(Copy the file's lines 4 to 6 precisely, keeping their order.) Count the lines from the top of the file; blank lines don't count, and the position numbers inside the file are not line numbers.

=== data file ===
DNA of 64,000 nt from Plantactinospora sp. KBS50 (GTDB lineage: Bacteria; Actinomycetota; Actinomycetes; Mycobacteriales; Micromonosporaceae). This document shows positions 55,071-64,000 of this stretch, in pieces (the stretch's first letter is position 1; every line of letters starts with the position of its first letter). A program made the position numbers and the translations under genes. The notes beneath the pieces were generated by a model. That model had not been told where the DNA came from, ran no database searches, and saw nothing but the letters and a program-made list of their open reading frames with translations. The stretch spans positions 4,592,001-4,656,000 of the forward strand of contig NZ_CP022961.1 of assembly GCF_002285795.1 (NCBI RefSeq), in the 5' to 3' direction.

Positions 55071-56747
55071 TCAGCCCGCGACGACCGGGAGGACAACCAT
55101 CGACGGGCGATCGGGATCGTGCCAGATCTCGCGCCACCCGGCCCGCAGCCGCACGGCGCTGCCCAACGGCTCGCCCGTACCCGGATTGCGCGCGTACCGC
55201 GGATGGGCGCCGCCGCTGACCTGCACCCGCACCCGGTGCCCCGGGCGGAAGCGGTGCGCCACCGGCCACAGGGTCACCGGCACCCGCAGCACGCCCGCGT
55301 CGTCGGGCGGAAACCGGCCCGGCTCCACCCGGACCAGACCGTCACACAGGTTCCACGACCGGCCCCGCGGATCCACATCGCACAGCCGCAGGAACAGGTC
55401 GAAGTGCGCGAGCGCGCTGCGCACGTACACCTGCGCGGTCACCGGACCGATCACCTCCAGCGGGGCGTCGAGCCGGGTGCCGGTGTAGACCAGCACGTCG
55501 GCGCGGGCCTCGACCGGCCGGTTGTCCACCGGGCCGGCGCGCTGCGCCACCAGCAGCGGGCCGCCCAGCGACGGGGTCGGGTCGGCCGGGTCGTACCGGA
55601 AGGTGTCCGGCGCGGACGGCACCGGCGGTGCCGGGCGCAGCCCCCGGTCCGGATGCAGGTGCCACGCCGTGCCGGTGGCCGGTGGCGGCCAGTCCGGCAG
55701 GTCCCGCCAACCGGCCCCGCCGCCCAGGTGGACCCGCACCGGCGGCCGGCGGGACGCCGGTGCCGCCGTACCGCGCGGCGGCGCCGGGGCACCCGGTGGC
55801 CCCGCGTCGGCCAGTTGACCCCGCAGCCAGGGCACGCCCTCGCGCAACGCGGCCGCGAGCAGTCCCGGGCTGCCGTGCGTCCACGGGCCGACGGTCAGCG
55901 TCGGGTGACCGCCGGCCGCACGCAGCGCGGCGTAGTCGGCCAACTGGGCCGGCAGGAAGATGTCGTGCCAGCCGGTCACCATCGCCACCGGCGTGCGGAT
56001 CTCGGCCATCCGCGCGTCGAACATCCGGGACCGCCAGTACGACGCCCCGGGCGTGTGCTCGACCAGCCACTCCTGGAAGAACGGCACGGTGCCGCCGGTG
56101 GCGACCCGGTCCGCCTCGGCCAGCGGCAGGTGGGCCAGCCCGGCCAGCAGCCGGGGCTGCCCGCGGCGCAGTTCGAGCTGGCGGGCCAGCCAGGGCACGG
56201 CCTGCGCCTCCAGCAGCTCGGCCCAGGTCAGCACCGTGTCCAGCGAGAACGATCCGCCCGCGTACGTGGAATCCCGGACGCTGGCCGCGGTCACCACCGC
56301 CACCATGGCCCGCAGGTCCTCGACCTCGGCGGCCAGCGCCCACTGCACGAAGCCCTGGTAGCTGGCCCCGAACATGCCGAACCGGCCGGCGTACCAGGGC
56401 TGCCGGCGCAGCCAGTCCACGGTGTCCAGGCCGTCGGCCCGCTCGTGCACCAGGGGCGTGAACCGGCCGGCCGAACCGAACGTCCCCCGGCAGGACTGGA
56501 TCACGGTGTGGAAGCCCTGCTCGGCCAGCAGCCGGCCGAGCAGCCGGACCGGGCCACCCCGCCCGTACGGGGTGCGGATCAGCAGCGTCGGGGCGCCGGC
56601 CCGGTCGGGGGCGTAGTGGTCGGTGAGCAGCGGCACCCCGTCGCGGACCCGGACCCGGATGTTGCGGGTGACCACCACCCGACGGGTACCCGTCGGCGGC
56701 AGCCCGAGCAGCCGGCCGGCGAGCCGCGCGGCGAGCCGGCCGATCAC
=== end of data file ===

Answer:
55101 CGACGGGCGATCGGGATCGTGCCAGATCTCGCGCCACCCGGCCCGCAGCCGCACGGCGCTGCCCAACGGCTCGCCCGTACCCGGATTGCGCGCGTACCGC
55201 GGATGGGCGCCGCCGCTGACCTGCACCCGCACCCGGTGCCCCGGGCGGAAGCGGTGCGCCACCGGCCACAGGGTCACCGGCACCCGCAGCACGCCCGCGT
55301 CGTCGGGCGGAAACCGGCCCGGCTCCACCCGGACCAGACCGTCACACAGGTTCCACGACCGGCCCCGCGGATCCACATCGCACAGCCGCAGGAACAGGTC